Chemical bonding: Chemical adhesion of the resin to the etched porcelain is done by the application of silane to the prepared porcelain surface.
CERAMIC LUTING AGENT
Mirage vision 2 resin adhesive
(Myron International, Inc.) Vita A2 dual-cured low viscosity resin adhesive was used for all inlays and onlays for maximum wear on margins. The ceramic restorations were fabricated with light opacity to allow the resin adhesive to opaque the underlying dentin color. Dentin primer includedto prevent sensitivity and stop marginal leakage and unfilled resin to access asperities. Silane included for chemical bond of resin to the etched porcelain interface.
Indirect gold inlays/onlays
JB casting alloy: (Jensen Dental) classic Type II crown and bridge alloy for the clinician who knows the value of a soft, burnishable gold. It was designed for multi-surface inlay and onlay restorations. Because JB is a softer alloy, it is kindto opposing dentition in two and three body wear and burnishes quickly and easily so margins can be tightly sealed. Plus, because of its high gold content, JB offers a luminous yellow color as a precious metal alloy (Gold 75%, Palladium 3%, Silver 15%).
GOLD CEMENTATION AGENT
Ketac cem
(3M™ ESPE™) glass ionomer cement was used and has become the standard material used to cement metal alloy castings and porcelain fused to metal crowns. They reduce post operative sensitivity and reduce the likelihood of cement washout. They chemically bond to both the metal and the tooth structure. They are also easy to use and simple to mix, unlike zinc phosphate cement which was the industry standard up until the introduction of these cements.
Direct glass ionomer
Photac fil restorative: (3M™ ESPE™) Resin modified glass ionomers are glass ionomer cements that contain a small quantity of a polymerizable resin component. These materials have most of the advantages of glass ionomer materials with the added advantage of water insolubility while setting and the ability to light cure some brands to reduce the likelihood of cement and marginal washout during placement. The ability to light cure the excess material makes for reduced chair time as well. They chemically bond to the calcium component of the dental structure allowing bonding to enamel, dentin and cementum. This was advantageous on teeth numbers 4-5 distal gingival margins because the caries extended below the CEJ onto cementum where resin adhesive would not perform as well. In this capacity they leach fluoride into the tooth throughout their service life thus reducing the likelihood of recurrent decay and provide a stable margin for resin adhesive bonding of the porcelain inlays.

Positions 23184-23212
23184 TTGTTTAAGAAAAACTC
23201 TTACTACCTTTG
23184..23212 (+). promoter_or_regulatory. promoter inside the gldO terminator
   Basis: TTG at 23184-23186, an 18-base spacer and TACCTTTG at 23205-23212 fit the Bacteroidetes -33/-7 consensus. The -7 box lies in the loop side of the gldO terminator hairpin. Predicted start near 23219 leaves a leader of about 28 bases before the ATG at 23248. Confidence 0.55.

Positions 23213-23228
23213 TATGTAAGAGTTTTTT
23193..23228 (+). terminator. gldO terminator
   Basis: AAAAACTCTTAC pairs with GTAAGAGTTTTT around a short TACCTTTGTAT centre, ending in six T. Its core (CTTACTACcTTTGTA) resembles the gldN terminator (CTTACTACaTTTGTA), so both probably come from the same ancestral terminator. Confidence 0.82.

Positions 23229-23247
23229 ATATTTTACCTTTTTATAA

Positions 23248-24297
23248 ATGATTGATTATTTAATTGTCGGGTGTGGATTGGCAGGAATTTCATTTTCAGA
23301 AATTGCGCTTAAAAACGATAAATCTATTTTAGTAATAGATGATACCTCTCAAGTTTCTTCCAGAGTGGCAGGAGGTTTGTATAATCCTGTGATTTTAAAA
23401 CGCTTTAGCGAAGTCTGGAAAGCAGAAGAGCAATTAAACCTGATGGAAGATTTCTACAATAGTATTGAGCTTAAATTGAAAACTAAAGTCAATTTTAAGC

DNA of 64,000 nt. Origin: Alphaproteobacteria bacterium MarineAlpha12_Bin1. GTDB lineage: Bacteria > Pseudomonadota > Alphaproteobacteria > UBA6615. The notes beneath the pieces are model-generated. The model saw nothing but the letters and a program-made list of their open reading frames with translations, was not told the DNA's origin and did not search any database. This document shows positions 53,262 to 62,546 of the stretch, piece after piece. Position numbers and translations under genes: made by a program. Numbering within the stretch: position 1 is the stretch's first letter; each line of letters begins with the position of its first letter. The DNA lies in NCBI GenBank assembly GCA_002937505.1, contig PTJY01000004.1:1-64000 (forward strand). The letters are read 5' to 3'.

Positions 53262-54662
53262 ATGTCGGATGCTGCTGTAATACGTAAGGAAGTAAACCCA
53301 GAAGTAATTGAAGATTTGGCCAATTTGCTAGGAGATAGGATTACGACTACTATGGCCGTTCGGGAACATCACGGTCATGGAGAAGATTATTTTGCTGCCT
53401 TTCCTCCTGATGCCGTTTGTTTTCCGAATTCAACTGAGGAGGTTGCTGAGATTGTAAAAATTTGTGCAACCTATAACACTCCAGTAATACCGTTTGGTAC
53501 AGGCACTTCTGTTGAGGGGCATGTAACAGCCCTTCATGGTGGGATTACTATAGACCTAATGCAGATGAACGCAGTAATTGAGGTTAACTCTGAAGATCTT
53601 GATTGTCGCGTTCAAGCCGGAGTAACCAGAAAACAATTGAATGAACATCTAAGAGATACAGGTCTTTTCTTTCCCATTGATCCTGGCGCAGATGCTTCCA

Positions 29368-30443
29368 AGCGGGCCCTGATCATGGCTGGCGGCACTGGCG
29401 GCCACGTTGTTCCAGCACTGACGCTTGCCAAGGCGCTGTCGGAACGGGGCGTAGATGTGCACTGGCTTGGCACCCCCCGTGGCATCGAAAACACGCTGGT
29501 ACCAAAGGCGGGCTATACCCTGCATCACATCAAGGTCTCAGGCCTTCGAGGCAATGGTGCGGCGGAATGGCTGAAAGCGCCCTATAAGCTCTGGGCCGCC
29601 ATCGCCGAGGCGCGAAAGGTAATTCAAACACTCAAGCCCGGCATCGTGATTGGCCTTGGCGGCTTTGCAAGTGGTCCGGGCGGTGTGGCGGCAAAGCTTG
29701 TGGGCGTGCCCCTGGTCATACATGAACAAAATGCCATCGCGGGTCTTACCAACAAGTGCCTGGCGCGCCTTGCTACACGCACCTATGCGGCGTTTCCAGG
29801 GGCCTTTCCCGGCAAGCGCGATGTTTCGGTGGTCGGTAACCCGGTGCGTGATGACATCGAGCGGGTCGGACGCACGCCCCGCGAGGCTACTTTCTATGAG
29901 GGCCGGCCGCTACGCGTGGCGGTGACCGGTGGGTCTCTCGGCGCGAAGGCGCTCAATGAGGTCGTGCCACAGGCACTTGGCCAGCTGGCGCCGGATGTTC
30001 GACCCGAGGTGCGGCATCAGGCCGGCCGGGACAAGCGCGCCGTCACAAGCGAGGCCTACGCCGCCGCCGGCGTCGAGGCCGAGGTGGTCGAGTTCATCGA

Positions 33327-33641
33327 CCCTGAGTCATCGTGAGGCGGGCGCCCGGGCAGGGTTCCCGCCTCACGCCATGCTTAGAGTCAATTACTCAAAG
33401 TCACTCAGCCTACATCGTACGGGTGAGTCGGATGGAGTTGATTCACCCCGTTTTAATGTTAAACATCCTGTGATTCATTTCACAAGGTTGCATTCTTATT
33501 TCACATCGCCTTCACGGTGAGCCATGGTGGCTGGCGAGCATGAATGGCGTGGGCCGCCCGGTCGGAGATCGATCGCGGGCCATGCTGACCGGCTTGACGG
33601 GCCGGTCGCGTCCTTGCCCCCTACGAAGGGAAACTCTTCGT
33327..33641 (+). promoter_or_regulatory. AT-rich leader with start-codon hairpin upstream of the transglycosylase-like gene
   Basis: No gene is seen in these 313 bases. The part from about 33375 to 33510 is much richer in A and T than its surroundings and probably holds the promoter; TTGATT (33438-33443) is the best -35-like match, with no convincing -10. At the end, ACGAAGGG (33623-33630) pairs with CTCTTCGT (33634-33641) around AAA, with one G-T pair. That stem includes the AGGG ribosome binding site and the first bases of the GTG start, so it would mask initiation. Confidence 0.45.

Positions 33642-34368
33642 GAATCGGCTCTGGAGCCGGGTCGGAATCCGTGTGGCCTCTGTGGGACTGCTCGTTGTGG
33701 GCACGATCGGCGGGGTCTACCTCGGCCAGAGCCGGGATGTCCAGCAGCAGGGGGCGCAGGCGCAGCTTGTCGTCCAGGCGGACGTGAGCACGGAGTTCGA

Post operative radiographic series (Figure 12 ):
TREATMENT PLAN SEQUENCE
1.HIPPA Forms completed. Pre-op pictures, impressions, and FM radiographic series.
2.Med History, Den History, hard and soft tissue charting, dietary analysis, O'Leary plaque index, salivary evaluation, cariogenic bacterial evaluation and caries risk assessment. Endo referral #30**.
3.Scale and polish X 4 quads. OHI. Face bow transfer and occlusal analysis. Rx: Prevident 5000+ X 5 refills.
4. Mount pre-op models in MI on class III semi-adjustable articulator with face bow transfer.
5. Fabricate custom impression maxillary and mandibular trays to initiate treatment.
6.Remove old amalgams and caries from 18-19 and prepare for gold and porcelain onlays. Impress preps 18-19 with custom tray. Bite registration.
7.Evaluate and cement gold onlay #18 and bond ceramic onlay #19.
8.Remove old amalgams, composites, and caries from 12-13-14-15. Prepare 14-15 for gold inlays and 12-13 porcelain inlays. Impress 12-13-14-15 with custom tray and new impression of lower arch with custom tray. Bite registration.
9.Evaluate and cement gold inlays 14-15 and bond porcelain inlays 12-13.
10. Remove old amalgams, composites, and caries from 2-3-31. Prepare 2-3 for gold inlays and 31 for gold onlay. Impress with custom trays. Bite registration.
11. Evaluate and cement gold inlays 2-3 and gold onlay 31.
12. Removed existing restorations 4-5. Restored distal boxes of 4-5 due to lack of adequate enamel and undercuts from previous restorations. Impress 2-3 with custom trays. Bite registration.
13. Evaluate and bond porcelain inlays 4-5.
14. O'Leary plaque index. Polish restorations and teeth X 4 quads. Post-op pictures, impressions, and FM radiographic series.
15. Hard and soft tissue charting.
16. Face bow transfer and reevaluation of occlusion.
17. Mount post-op models on class III semi-adjustable articulator with face bow transfer.
18. Six month recall. Reinforce oral hygiene.
Figure 12 Direct Restorations Placed.




Figure 12

Direct Restorations Placed.

×
**Endodontic referral determined that since #31 was asymptomatic and healing was WNL, there is no need to retreat the Endo at this time. Re-evaluation X one year.

Cite this article: Metz MJ, Miller CJ (2013) Clinical Case Presentation: Challenging the American Board of Operative Dentistry Certification Examination. JSM Dent 1: 1007.